Church on the move
Pastor Mark Jeske
Any believer who’s paying attention to the well-being of the Christians in the Middle East these days must be grieving. The military and political upheavals in that troubled region have made Christians vulnerable to both political tyranny and to the constant violent religious conflict going on between Sunni and Shiite Muslims. And then there are the hard-line Islamic right-wingers who want to establish a new worldwide caliphate. Iraq has lost over half of its Christian population in the last two decades; Syria’s Christian losses are similar. Does this look as though God is not providing adequate protection for his people?
Or is it that God is more interested in people than in territory? It has happened often in history that God uses migrations of believers to bring the gospel to new places, and their hardships bring blessings to others. Consider the outcomes of the first large-scale persecution to break out in the New Testament era: “On that day a great persecution broke out against the church at Jerusalem, and all except the apostles were scattered. . . . Those who had been scattered preached the word wherever they went” (Acts 8:1,4).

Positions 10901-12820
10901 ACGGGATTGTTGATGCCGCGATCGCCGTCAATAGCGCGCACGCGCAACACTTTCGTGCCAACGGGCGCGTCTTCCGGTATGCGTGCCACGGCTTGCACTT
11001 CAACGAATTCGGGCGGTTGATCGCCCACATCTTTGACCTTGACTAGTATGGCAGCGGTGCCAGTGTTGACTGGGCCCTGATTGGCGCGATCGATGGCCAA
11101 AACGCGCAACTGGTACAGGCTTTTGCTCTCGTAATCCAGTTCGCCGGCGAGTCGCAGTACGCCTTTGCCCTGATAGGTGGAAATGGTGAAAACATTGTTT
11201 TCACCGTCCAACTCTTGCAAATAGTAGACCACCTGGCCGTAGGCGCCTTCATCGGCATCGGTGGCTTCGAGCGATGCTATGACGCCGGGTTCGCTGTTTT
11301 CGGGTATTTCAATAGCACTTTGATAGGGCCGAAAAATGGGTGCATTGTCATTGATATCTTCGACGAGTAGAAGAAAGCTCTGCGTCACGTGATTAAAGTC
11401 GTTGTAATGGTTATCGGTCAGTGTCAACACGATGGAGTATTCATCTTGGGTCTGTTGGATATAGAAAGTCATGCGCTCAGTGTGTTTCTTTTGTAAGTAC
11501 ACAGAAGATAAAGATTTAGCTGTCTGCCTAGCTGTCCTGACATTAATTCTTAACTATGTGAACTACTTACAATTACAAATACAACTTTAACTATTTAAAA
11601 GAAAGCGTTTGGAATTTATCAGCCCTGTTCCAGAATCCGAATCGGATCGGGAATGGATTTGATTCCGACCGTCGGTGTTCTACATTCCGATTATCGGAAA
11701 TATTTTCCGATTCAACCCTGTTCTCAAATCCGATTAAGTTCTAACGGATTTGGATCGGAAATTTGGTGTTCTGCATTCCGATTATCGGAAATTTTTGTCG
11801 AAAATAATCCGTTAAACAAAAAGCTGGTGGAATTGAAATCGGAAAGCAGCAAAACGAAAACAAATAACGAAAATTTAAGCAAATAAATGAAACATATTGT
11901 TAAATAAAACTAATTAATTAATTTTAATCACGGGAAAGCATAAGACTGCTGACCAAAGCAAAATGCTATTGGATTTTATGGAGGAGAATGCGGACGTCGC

From God’s point of view, he can replace any material possessions his people may have lost. On judgment day, everything will be consumed anyway. What matters is being connected to our Savior in faith, connecting to each other, using our gifts to serve and help one another.
The church is people, not buildings or places.
Borderline is a warmly conversational, yet thought-provoking new book that will inspire you and perhaps even reset your views on the borderline issues. And it’ll remind you all over again of the power of God’s unconditional love and grace to help guide you through.
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